Stop smoking:

Smoking damages blood vessels, diminishes blood supply to the spine and leads to accelerated disc degeneration.

Use proper body mechanics:

Lift heavy objects by using the back, not the legs, to avoid back strain.

Prognosis for Degenerative Disc Disease

The prognosis for degenerative disc disease depends on how worn the discs are and if treatment is followed to manage or improve symptoms. Most degenerative disc disease stabilizes over time with management, activity change and behavior modification. Left untreated, pain can worsen.

Treatment and Recovery

Degenerative disc disease treatment aims to lower pain symptoms and strengthen back muscles that support the spine. Treatment can include:


Exercising with Degenerative Disc Disease is a great way to strengthen the back muscles. Exercise that is usually recommended includes low-impact cardio and back strengthening exercises which should be reviewed by a physical therapist. Exercise will also prevent bone loss (osteoporosis) and reduce the risk of fractures. While exercise can help strengthen your muscles, it is important to speak with your physician before you start.


Steroid shots can diminish inflammation and nerve irritation.


Pain medications may be prescribed for mild to severe pain, inflammation, back ache, muscle strain, tight muscles and nerve-related pain.

Physical therapy

A physical therapist can help you learn the best way to stretch and prevent muscle spasms, regain strength and improve posture. Heat and ice may be placed where pain is located to relieve symptoms. Swimming may be recommended as a form of exercise that reduces pressure on the spine.


When the back is injured, it is important to rest for a few days. Lie on a firm mattress with a pillow underneath the legs to take pressure off the spine. Slowly begin to move but refrain from bending side to side or from lifting anything heavier than 10 pounds.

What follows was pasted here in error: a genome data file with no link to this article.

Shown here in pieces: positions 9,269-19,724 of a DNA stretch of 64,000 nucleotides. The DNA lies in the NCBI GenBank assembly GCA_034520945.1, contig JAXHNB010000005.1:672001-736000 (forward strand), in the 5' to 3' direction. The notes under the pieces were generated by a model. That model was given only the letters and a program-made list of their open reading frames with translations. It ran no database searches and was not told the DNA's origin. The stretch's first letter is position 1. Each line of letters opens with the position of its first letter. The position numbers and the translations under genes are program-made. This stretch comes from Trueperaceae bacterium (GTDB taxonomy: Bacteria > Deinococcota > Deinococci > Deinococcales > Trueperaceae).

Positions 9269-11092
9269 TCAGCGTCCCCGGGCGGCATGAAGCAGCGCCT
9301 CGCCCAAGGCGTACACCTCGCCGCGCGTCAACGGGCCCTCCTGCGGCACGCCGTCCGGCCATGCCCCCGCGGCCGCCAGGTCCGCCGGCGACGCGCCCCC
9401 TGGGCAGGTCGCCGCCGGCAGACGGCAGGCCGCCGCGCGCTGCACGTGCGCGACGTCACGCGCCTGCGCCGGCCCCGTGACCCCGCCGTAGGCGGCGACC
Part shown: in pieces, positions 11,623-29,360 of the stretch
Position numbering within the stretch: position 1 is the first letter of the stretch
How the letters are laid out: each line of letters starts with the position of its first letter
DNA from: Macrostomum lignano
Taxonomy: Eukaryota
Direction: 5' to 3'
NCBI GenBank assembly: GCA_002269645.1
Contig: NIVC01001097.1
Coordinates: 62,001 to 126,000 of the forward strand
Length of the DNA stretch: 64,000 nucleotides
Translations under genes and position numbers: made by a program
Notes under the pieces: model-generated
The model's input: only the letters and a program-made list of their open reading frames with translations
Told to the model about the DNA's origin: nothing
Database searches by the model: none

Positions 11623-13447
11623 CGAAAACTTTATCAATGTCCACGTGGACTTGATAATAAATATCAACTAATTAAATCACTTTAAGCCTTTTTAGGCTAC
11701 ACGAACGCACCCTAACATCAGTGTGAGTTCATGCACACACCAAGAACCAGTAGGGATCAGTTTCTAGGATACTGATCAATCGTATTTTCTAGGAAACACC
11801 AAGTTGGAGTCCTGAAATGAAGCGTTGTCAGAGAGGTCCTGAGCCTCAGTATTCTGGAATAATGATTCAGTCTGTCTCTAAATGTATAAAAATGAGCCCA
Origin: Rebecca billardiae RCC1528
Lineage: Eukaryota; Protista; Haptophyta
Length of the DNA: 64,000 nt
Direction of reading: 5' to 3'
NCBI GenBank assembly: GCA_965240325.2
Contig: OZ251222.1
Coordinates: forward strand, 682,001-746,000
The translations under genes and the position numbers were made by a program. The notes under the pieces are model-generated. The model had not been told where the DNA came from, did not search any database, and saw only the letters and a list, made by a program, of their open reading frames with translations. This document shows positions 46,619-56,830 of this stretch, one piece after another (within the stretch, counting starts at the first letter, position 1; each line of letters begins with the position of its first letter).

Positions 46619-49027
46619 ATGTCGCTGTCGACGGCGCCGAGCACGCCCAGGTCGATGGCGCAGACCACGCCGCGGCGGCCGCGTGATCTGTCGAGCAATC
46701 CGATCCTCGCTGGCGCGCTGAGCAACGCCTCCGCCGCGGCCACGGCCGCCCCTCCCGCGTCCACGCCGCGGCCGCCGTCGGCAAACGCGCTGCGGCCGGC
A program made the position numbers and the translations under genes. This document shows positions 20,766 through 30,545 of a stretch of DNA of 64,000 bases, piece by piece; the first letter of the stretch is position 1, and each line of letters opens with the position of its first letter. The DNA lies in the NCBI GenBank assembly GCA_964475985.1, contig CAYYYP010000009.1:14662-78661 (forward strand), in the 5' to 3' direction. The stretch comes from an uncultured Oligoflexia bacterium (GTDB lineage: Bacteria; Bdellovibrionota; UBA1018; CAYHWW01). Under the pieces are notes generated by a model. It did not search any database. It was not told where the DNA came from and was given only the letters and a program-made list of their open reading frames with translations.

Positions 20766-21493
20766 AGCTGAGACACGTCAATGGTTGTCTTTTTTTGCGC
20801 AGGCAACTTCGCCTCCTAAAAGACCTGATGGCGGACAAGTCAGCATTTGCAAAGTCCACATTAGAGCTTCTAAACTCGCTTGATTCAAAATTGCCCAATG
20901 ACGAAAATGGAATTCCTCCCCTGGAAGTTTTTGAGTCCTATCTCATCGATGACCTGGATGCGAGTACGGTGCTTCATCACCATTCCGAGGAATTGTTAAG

If the other treatments are not effective and pain continues, surgery may be necessary. Many times, disc surgery may be done using image-guided procedures and through minimally invasive procedures that result is less pain and a shorter recovery. Minimally invasive procedures include the endonasal technique for apical vertebra.

Nerve-related pain usually involves removing pressure on the nerve to allow it to recover. For some surgeries, tissue or bone that presses on nerves is removed. At times, when the cause of the pain is removed, the spine may become unstable. In those cases, fusion surgery may be done to make the spine sturdier. Another option for surgery is to replace a damaged disc with an artificial one. The new disc cushions surrounding vertebrae and helps the back or neck flex more easily. This also protects other levels of the spine at risk for accelerated degeneration.


Degenerative disc disease can cause these complications:

Bladder and bowel problems:

Difficulties in controlling or emptying the bowels can occur.


Stiffness can cause severe pain when trying to stretch the back or neck.

Nerve pain or damage:

Increased numbness, shooting pain in the limbs or weakness in one or both legs can occur.


The foot can drag (foot drop) if nerve damage weakens the leg muscles.

Related Conditions

Adjacent segment disease may cause degenerative changes in joints above and below the area of a spinal fusion.

Next Steps with MyChart

Discover MyChart, a free patient portal that combines your Baptist Health medical records into one location. Schedule appointments, review lab results, financials, and more! If you have questions, give us a call.